And that seems strange to me.  And yet not so strange either.  Jesus was, after all, the “man of sorrows,” one “acquainted with grief”—and not just his own grief, but the grief of every one of us.  From early on in his active ministry Jesus was aware that one day he would  face a cruel death.  Aware that he would one day serve as the “lamb of God who takes away the sins of the world.”  So yes, in a sense, it’s really not so strange that we don’t see or hear Jesus laughing in the gospel stories.  He did carry a very heavy load through his life.

          But he must have laughed.  For while his life was truly a difficult one, his task immensely sobering, he did love and affirm life.  All of it.  Spoke of lilies and sparrows.  Was a frequent guest at dinner parties.   And loved children.  Held them and blessed them.  And all of this without a laugh?  With face rigidly set in somber stone?  I don’t think so.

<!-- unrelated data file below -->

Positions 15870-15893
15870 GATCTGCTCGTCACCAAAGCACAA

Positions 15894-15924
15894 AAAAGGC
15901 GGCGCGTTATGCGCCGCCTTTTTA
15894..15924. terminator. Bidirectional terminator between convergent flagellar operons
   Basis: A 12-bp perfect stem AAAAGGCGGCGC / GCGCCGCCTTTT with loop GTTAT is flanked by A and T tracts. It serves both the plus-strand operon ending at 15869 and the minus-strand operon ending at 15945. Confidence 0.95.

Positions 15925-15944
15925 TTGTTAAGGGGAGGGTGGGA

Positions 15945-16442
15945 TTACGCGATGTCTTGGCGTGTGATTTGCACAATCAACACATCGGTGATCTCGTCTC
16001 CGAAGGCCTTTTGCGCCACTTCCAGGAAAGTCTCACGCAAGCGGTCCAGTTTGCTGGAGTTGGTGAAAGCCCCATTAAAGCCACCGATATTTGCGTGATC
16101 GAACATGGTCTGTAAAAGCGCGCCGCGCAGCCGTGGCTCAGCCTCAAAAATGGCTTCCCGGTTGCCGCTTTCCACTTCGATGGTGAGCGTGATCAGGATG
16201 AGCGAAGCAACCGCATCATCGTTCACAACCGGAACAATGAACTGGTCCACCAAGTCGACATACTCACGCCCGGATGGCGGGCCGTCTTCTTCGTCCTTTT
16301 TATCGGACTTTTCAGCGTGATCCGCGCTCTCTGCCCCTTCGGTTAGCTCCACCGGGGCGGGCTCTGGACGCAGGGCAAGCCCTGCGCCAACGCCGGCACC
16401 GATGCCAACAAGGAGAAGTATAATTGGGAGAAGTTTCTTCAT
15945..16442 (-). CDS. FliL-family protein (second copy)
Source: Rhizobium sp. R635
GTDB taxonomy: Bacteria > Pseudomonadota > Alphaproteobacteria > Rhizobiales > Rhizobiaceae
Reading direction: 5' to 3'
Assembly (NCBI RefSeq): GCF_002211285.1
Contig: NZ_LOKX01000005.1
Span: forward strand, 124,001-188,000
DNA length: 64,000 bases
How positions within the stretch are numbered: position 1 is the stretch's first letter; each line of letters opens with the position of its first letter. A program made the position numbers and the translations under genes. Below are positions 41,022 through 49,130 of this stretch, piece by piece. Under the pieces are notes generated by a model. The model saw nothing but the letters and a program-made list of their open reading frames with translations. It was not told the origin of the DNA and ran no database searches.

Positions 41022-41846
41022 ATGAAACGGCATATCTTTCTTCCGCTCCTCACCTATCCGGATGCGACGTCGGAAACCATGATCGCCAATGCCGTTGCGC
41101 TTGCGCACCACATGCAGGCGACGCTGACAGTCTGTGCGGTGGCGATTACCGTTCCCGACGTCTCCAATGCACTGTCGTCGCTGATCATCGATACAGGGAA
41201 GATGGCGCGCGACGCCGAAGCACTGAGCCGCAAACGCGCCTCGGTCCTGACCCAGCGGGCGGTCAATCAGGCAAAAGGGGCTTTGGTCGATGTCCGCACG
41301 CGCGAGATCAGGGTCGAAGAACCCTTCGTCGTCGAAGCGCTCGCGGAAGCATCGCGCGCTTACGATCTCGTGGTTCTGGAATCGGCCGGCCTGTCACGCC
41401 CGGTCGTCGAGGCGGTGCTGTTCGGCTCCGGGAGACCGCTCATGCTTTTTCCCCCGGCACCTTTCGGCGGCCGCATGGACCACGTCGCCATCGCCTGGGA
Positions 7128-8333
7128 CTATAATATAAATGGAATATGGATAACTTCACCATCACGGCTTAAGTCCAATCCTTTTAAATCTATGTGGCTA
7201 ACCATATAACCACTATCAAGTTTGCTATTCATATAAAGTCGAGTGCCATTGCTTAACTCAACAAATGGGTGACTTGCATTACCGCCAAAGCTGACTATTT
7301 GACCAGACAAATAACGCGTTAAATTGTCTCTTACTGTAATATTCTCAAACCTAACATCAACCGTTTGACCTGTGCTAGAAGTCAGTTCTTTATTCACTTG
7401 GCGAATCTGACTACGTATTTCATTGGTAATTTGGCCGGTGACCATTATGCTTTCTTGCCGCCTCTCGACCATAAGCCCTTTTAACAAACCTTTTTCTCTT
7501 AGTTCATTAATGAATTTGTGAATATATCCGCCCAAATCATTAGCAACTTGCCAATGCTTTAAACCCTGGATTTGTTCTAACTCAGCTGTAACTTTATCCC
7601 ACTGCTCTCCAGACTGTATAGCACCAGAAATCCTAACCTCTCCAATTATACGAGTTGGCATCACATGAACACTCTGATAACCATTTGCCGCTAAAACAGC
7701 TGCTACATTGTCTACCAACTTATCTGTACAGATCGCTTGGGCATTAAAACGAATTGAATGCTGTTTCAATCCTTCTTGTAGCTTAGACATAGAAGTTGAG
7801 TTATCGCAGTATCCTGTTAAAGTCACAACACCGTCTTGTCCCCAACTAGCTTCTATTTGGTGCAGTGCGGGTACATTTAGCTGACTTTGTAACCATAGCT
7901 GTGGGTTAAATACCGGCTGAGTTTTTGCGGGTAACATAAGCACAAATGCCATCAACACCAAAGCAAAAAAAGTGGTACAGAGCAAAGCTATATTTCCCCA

For when “the Word became flesh,” that Word didn’t just take on our somber moods, our gravity and grim solemnity.  That Word took on our sorrows, to be sure, but took on as well our laughter and our joy, our dancing, our delight.  And that Word came to be with us, to relate to us, in every aspect of our lives—the happy as well as the sad, the joyous as well as the somber.  That Word came to affirm that all of life is sacred, and I think that herein lies the importance of picturing Jesus laughing at times.  It can be all too easy to isolate our “religious” life in a somber realm of darker colors and drab tones, to be open and aware of the Word living with us almost exclusively in a sepia world isolated from our fuller lives.  And wonderful as it is to know that the Word made flesh does indeed walk with us in all our sorrows, wonderful to know that this Word weeps with us as we watch tragedies unfold in our lives and around our world, it’s also wonderful to know that this Word also shares our joys.  To know that this Word longs to skip and dance with us to make our every laughter deeper, fuller, richer, an echo of the joyous laughter of the God who looked with delight on all that God had made.